REVIEW: Sophie and Carter by Chelsea Fine
Dear Ms. Fine:
During my Christmas holiday, I sped through a number of young adult stories either self published or published by smaller houses. This is one of the better ones I picked up. It’s novella length. According to my handy dandy Calibre word count plugin, the Kindle file clocks in at a little under 20,000 words.
The story is told in alternating first person and my biggest complaint is that there is no real differentiation in voice between Sophie and Carter. While the subject matter made it easy to distinguish who was the narrator, the actual tone did not differ. They were the same person to some extent which diminished the storytelling. I also felt that the story was almost too short and that there was room for much more narrative and interaction of the characters.
Sophie and Carter live next door to each other. Both have a difficult home life. Sophie’s mother is a prostitute who frequently forgets the obligations she has at home to her four children. Sophie is trying to balance parenting her three younger siblings and going to school and running down her mother from time to time to get cash to pay bills and feed the family. She has no time for dating or school activities. She cannot see farther than the next moment.
Carter’s father beat him and his mother. The beatings for Carter’s mother were so severe that she became mentally disabled. She is often hallucinating or cowering in the corner. Carter has become the parent with his mother, the child.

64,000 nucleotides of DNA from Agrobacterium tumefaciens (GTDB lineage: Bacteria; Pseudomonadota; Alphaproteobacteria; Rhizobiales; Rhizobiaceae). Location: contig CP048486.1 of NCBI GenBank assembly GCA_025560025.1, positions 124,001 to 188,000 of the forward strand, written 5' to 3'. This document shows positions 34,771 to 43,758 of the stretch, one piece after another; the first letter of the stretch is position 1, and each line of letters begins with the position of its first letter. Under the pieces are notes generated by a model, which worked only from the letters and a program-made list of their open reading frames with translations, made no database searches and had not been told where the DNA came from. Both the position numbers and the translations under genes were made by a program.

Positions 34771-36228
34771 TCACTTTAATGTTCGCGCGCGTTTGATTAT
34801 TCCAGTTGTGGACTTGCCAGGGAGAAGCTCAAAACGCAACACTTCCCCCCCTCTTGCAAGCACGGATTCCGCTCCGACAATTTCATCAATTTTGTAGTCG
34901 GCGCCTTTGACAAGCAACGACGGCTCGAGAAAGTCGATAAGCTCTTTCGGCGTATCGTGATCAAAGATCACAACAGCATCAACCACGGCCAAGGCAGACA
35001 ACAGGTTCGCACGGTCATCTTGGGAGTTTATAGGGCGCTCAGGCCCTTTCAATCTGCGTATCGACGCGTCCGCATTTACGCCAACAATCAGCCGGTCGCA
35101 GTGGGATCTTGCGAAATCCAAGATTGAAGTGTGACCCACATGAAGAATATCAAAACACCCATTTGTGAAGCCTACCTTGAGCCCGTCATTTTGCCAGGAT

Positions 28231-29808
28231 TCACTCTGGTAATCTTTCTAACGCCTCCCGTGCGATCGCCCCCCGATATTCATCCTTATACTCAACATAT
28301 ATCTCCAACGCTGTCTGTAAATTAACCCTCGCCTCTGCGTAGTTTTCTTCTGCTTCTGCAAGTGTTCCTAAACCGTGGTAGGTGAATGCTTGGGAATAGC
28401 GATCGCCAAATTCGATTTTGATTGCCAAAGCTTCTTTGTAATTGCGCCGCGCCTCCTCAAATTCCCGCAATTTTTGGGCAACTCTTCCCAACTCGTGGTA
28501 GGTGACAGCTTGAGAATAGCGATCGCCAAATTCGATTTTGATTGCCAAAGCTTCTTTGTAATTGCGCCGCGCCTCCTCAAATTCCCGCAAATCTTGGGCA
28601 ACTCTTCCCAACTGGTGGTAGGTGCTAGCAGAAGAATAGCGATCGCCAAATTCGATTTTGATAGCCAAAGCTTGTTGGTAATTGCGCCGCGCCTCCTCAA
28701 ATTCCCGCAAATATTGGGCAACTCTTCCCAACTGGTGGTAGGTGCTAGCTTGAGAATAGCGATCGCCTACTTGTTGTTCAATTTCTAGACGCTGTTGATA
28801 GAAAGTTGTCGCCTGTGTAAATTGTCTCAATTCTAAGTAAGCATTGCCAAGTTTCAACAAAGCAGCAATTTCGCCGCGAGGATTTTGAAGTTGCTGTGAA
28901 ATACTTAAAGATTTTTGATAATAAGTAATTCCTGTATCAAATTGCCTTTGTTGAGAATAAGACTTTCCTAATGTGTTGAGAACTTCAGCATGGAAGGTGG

Sophie and Carter look at each other through their home’s windows, Sophie sometimes seeing Carter help feed his mother and Carter seeing Sophie get the kids dinner and their homework. They help each other out, with Carter coming over every morning to help get the crew off to school. And each night they take a moment for themselves and sit on the porch to gain just enough courage to make it through the next day.
Even though the storyline seems morose, there is actually quite a bit of hope in the story. Seeing the two kids constantly helping each other out, supporting each other, hurting for the other’s situation was touching and uplifting. There is a tender sweetness that emanates as the two come to realize that the feelings that they have for each other are stronger than friendship and that slow awakening is joyful for the two and the reader. I know that some adults have a hard time believing that teens can have a forever after but in this case it is completely believable. Sophie and Carter are bound together by their shared experiences. They’re weathering storms more difficult than many adults will face and their troubles are manageable because they can lean on each other. Short but priced at $2.99, I felt like this was worth my money and would recommend it to others. B